Superficial hardening by oxygen diffusion is almost inevitable at the higher annealing and preheating temperatures suggested for some titanium alloys. The hardening effect is insignificant at low annealing temperatures but above 600°C may lead to surface embrittlement. Both the oxide film and the underlying oxygen-rich layer should therefore be removed by one of the methods of surface treatment; this is particularly important for high-strength alloys.
Machining and Grinding
Titanium and its alloys can be machined successfully on conventional machine tools provided that certain requirements are satisfied. In all machining operations rigidity of both work piece and cutting tool is desirable. Best results will be obtained if the cutting tools have a good surface finish. If the cutting tools are in good condition, it is no more difficult to machine titanium than an alloy steel of equivalent strength.
Titanium has a tendency to gall or smear on to other metals. Sliding contact between the work piece and its support should be avoided, and the use of roller steadies and running centres is recommended.
Turning. In general, cutting speeds should be low and feeds as coarse as practicable. A good surface finish can be obtained with very coarse feeds by using suitably shaped tools with a large nose radius. This will, however, be limited by work piece rigidity as a large nose radius causes increased tool loads and work piece deflection. Due to the lower elastic modulus of titanium, these deflections are greater than would occur on steel workplaces.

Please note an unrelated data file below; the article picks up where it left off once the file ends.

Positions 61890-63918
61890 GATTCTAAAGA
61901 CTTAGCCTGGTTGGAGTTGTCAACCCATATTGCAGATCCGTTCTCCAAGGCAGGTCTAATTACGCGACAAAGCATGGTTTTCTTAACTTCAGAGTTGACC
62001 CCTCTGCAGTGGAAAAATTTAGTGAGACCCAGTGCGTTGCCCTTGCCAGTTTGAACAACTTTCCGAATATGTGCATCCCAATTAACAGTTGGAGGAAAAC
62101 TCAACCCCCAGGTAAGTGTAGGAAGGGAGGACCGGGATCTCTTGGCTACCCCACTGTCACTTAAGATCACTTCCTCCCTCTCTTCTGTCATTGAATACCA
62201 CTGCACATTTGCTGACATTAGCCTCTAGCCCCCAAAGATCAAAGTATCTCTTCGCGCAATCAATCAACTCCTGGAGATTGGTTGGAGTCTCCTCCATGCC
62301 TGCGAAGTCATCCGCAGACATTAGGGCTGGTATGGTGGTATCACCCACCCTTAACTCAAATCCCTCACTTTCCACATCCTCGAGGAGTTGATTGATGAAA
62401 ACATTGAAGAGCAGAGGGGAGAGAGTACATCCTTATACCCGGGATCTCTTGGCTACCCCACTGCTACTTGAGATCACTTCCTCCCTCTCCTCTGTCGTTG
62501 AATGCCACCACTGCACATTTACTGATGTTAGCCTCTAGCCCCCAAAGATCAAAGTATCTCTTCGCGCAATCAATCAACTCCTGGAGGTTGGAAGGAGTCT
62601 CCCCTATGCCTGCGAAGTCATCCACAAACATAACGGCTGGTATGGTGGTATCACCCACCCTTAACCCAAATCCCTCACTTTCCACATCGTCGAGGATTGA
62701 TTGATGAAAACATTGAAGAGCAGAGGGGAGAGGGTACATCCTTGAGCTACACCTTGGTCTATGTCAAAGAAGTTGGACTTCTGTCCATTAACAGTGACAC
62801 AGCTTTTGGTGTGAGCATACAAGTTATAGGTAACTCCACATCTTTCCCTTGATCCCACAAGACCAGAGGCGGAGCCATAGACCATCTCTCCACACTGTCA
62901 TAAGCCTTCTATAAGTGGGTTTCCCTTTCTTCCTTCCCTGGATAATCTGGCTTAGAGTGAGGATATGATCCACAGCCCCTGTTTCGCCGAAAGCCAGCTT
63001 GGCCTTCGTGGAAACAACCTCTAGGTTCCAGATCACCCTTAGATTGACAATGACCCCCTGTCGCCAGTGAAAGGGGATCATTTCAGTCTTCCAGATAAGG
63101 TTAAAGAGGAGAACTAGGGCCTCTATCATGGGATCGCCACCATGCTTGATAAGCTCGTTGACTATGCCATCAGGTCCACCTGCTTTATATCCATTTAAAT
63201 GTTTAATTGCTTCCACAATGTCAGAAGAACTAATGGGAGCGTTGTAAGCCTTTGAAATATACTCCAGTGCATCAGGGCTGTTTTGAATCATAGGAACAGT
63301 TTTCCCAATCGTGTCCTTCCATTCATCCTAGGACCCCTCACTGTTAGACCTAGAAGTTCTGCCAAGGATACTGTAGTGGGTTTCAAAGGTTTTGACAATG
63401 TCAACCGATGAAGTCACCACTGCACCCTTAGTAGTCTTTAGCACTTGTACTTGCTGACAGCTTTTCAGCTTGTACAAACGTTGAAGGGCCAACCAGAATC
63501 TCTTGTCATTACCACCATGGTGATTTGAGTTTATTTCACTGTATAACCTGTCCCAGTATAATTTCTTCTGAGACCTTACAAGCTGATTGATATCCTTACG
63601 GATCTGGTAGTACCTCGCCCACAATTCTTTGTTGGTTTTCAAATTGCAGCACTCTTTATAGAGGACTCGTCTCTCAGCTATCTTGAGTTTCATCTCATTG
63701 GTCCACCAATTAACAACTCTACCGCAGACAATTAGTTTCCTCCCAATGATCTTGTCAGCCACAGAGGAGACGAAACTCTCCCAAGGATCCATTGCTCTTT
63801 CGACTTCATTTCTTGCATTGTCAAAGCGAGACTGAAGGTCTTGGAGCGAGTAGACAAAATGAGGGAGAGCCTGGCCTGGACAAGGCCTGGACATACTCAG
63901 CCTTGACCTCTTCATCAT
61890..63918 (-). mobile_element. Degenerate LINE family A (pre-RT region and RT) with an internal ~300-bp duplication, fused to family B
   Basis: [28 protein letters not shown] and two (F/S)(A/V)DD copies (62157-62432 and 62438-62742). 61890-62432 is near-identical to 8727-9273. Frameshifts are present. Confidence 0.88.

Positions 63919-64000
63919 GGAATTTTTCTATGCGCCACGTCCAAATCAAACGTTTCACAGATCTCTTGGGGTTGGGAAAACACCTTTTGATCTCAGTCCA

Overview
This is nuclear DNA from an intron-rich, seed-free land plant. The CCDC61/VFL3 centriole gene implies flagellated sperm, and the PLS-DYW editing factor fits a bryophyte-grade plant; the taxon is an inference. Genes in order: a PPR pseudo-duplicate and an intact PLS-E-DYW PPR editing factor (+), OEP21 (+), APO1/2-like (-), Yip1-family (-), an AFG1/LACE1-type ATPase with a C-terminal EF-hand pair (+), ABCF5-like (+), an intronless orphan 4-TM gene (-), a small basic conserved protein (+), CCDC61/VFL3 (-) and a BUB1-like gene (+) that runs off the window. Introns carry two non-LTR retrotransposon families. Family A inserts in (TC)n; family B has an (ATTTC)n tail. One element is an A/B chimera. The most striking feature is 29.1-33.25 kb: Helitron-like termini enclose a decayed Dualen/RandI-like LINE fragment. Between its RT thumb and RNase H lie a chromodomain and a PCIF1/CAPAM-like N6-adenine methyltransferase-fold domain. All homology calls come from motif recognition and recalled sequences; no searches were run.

Tool materials may be high-speed steel, cast alloy, or tungsten carbide. The "super" grades of high-speed steel are satisfactory, giving good results in turning where large feeds can be employed, and particularly where the surface is rough or the cut intermittent. Tungsten carbide may be necessary for heavy work on certain harder alloys or for intermittent cutting, but in general its use is confined to lighter, more continuous cuts. For economic use of carbide tools it is essential to regrind before wear becomes excessive, and mechanically clamped tips are an obvious advantage.
Threading. Single-point screw cutting is preferable to threading with a die. Conventional methods of screw-cutting can be used, but success can also be achieved when increments of cut of 0.25-0.50 mm are applied at right angles to the axis of the component. Cuts of less than 0.13 mm should be avoided. Machine tapping with cutting speeds up to 6 m/min is preferable to hand manipulation. Tapping of full threads should be avoided: a thread of 80% depth is much easier to tap and loses little strength.